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Old 22 June 2015, 04:49   #1
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Warning about Plastic 'Sit-On' Kayaks

I came across a Kayaker having problems just off the coast between Poole and Bournemouth on Saturday, he was trying unsecesfully to get back onto his plastic kayak like the one in the image. These things are awful if conditions are anything but flat calm.

I went to his aid and put my boat next to his kayak protecting him from a very small swell so he could get back on, problem was he kept falling out as he could not balance 'on' the thing. After a couple of goes I switched my engine off and had him board my rib from ladder at stern and brought his kayak onboard. when I was man handling the kayak I could tell that the air compartment was half full of water and hence less stable than normal.

Took him back to his entry point on the beach. He was absolutely knackered so was very thankfull, his buddies were watching from the beach and did nothing.

So point is, these 'sit-on kayaks' are rubbish, if your going to sea in a kayak you should use the longer types that you 'sit-in' rather than on.

I thhink the bloke learned his lesson.
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Old 22 June 2015, 05:21   #2
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Can't say I agree from my own personal experience.

The sit on top kayaks that I own are far easier to get back on and infinitely more stable than the sit inside kayaks that I have.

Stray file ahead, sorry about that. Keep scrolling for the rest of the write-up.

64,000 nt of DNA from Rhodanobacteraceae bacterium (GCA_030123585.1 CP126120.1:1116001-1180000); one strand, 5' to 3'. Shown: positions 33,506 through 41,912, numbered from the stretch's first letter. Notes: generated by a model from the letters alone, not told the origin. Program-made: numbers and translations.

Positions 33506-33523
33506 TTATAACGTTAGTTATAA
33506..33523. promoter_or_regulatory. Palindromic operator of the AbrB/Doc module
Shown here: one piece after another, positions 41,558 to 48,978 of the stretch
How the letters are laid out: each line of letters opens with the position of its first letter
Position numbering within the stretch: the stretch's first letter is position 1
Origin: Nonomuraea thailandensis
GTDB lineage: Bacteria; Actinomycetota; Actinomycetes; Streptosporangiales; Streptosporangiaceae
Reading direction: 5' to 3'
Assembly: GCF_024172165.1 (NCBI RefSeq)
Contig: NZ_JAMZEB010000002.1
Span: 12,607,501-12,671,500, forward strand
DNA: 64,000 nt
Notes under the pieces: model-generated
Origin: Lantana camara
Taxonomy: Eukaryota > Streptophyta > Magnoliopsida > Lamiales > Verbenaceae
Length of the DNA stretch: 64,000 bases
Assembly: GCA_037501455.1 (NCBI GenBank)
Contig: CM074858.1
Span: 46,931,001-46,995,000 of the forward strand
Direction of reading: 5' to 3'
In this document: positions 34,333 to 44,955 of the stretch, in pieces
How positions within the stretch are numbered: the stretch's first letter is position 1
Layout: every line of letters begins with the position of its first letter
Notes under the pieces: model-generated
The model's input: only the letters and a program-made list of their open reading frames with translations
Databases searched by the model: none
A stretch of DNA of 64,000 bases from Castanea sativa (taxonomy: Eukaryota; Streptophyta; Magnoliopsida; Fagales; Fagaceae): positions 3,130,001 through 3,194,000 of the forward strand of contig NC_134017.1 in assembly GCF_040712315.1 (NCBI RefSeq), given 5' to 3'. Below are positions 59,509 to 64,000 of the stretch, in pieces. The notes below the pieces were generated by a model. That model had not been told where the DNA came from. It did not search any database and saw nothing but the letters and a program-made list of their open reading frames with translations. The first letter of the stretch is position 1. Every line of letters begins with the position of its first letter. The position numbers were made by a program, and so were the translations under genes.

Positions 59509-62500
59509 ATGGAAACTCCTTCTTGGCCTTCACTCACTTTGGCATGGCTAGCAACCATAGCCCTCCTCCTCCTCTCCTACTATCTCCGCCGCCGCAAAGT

Sounds like the kayaker you came across was quite literally out of his depth.
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Old 22 June 2015, 05:37   #3
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Originally Posted by boristhebold View Post
So point is, these 'sit-on kayaks' are rubbish, if your going to sea in a kayak you should use the longer types that you 'sit-in' rather than on.

I thhink the bloke learned his lesson.
I guess that rules out surf boards too!

I have heard that some cheaper models have poor fittings that can crack and allow water to enter the hull void - maybe that was a factor. Overconfident and undertrained might be possible too!
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Old 22 June 2015, 06:30   #4
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TBH sit ins are way worse, unless you have a pump fitted, your stuffed, even if you can re-entry roll or climb in.
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Old 22 June 2015, 06:40   #5
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I think what has happened has water ingress has made it very unstable, I had a similar episode fishing last year in mine, the water was coming in through the rod holders which had drain holes in the bottom, Straight into the air chamber on the kayak!!!
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Old 22 June 2015, 06:51   #6
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I use sit on kayaks in a variety of conditions.